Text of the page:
User Complaints, IT Support Costs Soar as Companies Embrace Work-from-Anywhere

Cato Networks, a provider of a Secure Access Service Edge (SASE) platform, released the results of its “Work from Anywhere” survey, which found that despite massive investments in remote access infrastructure during the COVID-19 pandemic, most companies continue to struggle supporting remote workers.

In short, the deployed remote access technology fails to meet enterprise requirements, forcing support and helpdesk to compensate.

“The pandemic has shown us that businesses are no longer tied to a specific office or location,” said Eyal Webber-Zvik, vice president of product marketing at Cato Networks. “Work from anywhere has shifted business focus from the place of work to the users and the work they need to do. This shift created a whole slew of operational and budgetary challenges for IT in service delivery, access optimization, and pervasive security that are designed around locations rather than people. We are now able to identify these issues and address them.”

During the pandemic, enterprises had to adapt to a work-from-anywhere business model, moving the workplace from the office to an individual’s remote location. Many enterprises chose to invest in their existing and known security platforms, particularly centralized VPN servers (42 percent). Many respondents (40 percent) indicated they backhaul remote access traffic today to a VPN server.

In the post-pandemic environment, 82 percent of respondents indicated their companies will continue with work-from-anywhere or remote only models. This is reflected in their priorities post-pandemic. Providing secure internet access everywhere continues to be the top priority for 67 percent of respondents.

“The pandemic has shown us that businesses are no longer tied to a specific office or location,” Webber-Zvik stated. “By implementing a work from anywhere model, businesses are transitioning to a more efficient and collaborative way of doing business, allowing them to better meet the needs of their customers, as well as their employees.”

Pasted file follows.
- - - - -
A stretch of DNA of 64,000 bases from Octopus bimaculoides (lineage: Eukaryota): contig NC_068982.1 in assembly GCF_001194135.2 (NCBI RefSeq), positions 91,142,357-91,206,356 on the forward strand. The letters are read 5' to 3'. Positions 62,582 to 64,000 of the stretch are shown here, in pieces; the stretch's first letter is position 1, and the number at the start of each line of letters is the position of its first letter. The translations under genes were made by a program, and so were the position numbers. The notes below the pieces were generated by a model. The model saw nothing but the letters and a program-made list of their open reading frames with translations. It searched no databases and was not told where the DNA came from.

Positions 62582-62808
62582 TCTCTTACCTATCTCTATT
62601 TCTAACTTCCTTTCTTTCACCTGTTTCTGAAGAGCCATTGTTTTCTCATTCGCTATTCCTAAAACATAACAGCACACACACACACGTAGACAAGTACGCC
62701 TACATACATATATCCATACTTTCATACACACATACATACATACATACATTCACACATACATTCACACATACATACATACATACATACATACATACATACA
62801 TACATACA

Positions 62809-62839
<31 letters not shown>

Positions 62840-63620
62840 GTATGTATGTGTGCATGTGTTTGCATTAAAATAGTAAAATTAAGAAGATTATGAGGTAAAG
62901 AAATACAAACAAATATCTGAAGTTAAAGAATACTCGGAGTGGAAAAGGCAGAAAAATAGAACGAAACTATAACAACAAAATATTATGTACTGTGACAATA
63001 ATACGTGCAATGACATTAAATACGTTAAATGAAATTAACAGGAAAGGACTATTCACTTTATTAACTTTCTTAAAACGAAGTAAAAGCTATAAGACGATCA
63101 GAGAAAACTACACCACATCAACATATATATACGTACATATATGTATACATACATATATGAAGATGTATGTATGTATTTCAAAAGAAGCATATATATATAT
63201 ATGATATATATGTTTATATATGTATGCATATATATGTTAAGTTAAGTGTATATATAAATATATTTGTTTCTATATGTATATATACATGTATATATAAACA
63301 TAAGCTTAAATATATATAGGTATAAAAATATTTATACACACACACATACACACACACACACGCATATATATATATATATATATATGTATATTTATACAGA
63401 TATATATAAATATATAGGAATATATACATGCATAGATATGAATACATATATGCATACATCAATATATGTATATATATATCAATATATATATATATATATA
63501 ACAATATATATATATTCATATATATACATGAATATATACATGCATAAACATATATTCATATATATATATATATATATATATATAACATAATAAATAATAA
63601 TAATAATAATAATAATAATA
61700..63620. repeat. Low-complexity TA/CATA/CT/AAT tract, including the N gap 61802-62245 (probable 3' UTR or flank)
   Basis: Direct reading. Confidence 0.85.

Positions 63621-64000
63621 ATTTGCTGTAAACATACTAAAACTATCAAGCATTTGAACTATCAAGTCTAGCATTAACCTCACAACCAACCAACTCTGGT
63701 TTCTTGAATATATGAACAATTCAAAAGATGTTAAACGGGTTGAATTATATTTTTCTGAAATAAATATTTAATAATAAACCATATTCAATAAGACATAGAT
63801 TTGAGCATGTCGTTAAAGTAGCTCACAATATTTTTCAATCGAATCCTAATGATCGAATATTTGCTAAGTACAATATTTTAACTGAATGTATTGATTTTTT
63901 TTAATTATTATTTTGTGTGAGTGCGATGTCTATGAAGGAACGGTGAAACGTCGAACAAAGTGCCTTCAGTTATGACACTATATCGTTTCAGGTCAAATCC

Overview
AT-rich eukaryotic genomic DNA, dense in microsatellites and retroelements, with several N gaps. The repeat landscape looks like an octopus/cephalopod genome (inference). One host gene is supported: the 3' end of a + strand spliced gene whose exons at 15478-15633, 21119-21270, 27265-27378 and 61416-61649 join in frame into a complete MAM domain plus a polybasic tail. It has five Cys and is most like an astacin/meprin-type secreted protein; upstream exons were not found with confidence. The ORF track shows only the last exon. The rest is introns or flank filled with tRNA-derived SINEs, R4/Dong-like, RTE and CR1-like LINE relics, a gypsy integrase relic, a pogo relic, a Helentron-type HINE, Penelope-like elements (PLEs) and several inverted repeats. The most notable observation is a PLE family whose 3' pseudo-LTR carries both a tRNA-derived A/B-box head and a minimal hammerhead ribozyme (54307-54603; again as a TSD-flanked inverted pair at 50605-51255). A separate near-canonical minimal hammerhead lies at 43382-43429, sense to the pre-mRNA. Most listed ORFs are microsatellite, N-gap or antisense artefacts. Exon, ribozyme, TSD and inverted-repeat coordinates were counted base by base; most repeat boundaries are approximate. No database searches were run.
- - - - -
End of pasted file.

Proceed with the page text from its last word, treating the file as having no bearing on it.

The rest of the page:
But while a hybrid working model may be good business, the rush to implement remote access at scale has created significant problems for IT. Seventy-eight percent of respondents say they’re spending more time supporting remote workers; 47 percent reported time supporting remote workers grew by 25 percent or more.

This is particularly true for respondents of legacy networks where remote traffic is backhauled to a centralized VPN server. In those environments, remote user complaints soared to 83 percent of respondents, versus 45 percent of those sending traffic local security appliances or services.

More specifically, respondents broke remote user challenges down into three areas – service delivery, application performance and security:

  • Service Delivery – Remote users suffer in most cases when accessing services. More than half of respondents indicated that users complain about connection instability (52 percent) and poor voice or video quality (28 percent).
  • Application Performance – More than a third (36 percent) of respondents indicated slow application response was the most dominant remote user complaint. For those that backhaul traffic, 30 percent said application performance for remote users was worse than in the office versus just 22 percent for those not backhauling traffic.
  • Security – Nearly half (44 percent) of respondents indicated they could not provide remote workers with the same level of security for all traffic as their office counterparts. And the vast majority — 86 percent for internet traffic and 83 percent for WAN traffic — were unable to provide the same level of security for remote workers as they do for office workers.

Remote workers are being protected, predominantly by IPS and antimalware but rarely by Sandboxing. Best practice for remote authentication — the use of SSO (Single Sign On) and MFA (Multi Factor Authentication) — is only being implemented by 33 percent of respondents, while 24 percent continue to rely on the weakest of approaches — username and password.

Enterprises that took the leap and embraced SASE experience fewer support challenges. This is because SASE treats remote users no differently than locations. All security and optimization services available to office workers secure and improve the remote user experience.

“Enterprises that have adopted SASE are able to instantly connect and secure remote users everywhere,” Webber-Zvik said “Instead of spending weeks or months updating legacy infrastructure and updating remote workers software applications, SASE enables IT departments to install new applications and security protocols in minutes across the entire network. This not only saves time, but it also reduces overall costs and ensures adoption across all platforms and remote access points.”

To learn more about the survey and how Cato addresses the challenges posed by widespread remote access, visit